We investigated the feeding ecology of the Black-faced Spoonbill in the Yatsushiro Sea, Japan. These birds typically arrive for the winter in late October and remain until early April; however, seven young birds spent the summer of 2009 in the Yatsushiro Sea, Kyushu. As with other spoonbill species, Black-faced Spoonbills perform tactile feeding by immersing their bills in water and sweeping them from side to side. Fish, shrimps and crabs were all recognized as prey, but most prey items were too small to be identified. Tidal flat pools and streams near their loafing sites were important foraging areas. Birds used many different feeding sites during winter, but most foraged in only one river during summer. The birds ate many small prey items in marine areas whereas they ate fewer, larger prey in riverine areas. The low catch rate in riverine areas may be the result of the long handling time required for large prey. Birds may make most effective use of shallow water areas by shifting feeding sites or environments periodically. The preservation of shallow water estuarine areas close to established loafing sites is essential for the conservation of the highly restricted and endangered Black-faced Spoonbill.
Tetsuo Shimada, Noriyuki M. Yamaguchi, Naoya Hijikata, Emiko Hiraoka, Jerry W. Hupp, Paul L. Flint, Ken-ichi Tokita, Go Fujita, Kiyoshi Uchida, Fumio Sato, Masayuki Kurechi, John M. Pearce, Andrew M. Ramey, Hiroyoshi Higuchi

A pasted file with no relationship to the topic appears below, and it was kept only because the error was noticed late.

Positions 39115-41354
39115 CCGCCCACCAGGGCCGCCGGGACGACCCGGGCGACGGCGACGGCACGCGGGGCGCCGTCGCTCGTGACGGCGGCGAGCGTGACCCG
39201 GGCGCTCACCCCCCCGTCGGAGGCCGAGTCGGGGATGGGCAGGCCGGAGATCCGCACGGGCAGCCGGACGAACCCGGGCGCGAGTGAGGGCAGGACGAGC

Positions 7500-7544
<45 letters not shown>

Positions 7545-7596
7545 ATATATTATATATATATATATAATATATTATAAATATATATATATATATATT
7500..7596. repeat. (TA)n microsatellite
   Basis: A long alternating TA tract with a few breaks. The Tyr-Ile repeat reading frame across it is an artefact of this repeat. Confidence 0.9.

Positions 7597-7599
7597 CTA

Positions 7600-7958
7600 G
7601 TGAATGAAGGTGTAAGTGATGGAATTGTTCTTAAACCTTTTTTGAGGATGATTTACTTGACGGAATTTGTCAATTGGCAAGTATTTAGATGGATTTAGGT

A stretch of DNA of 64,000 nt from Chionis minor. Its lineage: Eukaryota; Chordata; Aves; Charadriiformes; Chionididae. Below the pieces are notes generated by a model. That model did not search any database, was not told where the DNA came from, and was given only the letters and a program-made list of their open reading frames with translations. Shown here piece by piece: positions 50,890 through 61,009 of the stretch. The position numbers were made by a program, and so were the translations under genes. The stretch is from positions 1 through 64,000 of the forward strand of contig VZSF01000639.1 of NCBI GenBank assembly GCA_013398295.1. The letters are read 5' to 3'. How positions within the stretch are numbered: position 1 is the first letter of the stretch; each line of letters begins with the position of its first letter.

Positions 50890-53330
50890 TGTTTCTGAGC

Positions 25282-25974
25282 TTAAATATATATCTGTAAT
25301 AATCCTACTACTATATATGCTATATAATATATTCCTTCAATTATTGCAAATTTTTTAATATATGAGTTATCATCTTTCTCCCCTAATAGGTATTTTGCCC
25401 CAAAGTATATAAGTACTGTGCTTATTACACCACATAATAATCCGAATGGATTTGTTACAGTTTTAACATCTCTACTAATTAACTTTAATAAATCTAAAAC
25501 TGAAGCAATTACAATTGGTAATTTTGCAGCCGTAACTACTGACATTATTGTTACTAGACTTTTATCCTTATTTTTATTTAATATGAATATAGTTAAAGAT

We satellite-tracked Whooper Swans Cygnus cygnus wintering in northern Japan to document their migration routes and timing, and to identify breeding areas. From 47 swans that we marked at Lake Izunuma-Uchinuma, Miyagi Prefecture, northeast Honshu, and at Lake Kussharo, east Hokkaido, we observed 57 spring and 33 autumn migrations from 2009-2012. In spring, swans migrated north along Sakhalin Island from eastern Hokkaido using stopovers in Sakhalin, at the mouth of the Amur River and in northern coastal areas of the Sea of Okhotsk. They ultimately reached molting/breeding areas along the Indigirka River and the lower Kolyma River in northern Russia. In autumn, the swans basically reversed the spring migration routes. We identified northern Honshu, eastern Hokkaido, coastal areas in Sakhalin, the lower Amur River and northern coastal areas of the Sea of Okhotsk as the most frequent stopover sites, and the middle reaches of the Indigirka and the lower Kolyma River as presumed breeding sites. Our results are helpful in understanding the distribution of the breeding and stopover sites of Whooper Swans wintering in Japan and in identifying their major migration habitats. Our findings contribute to understanding the potential transmission process of avian influenza viruses potentially carried by swans, and provide information necessary to conserve Whooper Swans in East Asia.